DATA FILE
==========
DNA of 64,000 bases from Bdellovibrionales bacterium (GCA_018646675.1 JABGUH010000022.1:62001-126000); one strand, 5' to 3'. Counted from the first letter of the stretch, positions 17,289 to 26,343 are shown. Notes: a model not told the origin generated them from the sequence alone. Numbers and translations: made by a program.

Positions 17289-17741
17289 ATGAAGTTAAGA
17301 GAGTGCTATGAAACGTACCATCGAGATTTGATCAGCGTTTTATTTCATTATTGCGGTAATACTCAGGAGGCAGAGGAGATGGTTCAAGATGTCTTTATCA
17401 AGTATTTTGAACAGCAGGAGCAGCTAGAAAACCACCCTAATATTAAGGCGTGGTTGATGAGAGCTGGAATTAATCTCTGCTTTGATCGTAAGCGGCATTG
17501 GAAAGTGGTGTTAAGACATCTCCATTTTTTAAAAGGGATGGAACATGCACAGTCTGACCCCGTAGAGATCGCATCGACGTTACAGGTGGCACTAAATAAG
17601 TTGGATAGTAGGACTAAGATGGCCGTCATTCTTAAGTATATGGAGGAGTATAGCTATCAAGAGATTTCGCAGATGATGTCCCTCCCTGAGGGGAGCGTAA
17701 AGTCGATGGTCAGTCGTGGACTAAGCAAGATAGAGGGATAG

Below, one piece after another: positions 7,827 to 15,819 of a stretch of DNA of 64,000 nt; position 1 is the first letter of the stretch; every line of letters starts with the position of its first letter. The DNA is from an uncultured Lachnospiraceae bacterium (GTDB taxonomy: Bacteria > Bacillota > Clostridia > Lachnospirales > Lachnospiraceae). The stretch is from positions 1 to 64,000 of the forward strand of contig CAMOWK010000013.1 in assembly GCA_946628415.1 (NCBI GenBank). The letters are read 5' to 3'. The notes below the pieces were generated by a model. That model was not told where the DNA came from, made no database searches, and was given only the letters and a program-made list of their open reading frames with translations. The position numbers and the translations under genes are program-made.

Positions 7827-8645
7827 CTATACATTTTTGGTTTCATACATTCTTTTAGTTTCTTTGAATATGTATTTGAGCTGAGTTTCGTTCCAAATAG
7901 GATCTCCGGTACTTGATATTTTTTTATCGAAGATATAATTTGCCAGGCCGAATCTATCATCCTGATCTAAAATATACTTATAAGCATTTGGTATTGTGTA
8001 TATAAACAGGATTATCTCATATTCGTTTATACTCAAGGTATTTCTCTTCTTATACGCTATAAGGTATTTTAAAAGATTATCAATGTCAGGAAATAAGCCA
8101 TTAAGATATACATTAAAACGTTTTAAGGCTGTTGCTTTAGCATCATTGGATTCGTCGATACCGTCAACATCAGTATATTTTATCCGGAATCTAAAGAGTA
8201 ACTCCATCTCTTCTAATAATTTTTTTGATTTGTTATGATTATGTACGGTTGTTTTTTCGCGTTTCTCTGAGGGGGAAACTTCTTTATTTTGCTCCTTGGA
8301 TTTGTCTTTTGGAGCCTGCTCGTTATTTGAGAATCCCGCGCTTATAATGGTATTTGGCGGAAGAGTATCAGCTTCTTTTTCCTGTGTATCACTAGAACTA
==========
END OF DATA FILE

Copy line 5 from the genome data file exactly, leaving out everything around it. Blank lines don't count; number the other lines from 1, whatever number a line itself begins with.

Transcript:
17401 AGTATTTTGAACAGCAGGAGCAGCTAGAAAACCACCCTAATATTAAGGCGTGGTTGATGAGAGCTGGAATTAATCTCTGCTTTGATCGTAAGCGGCATTG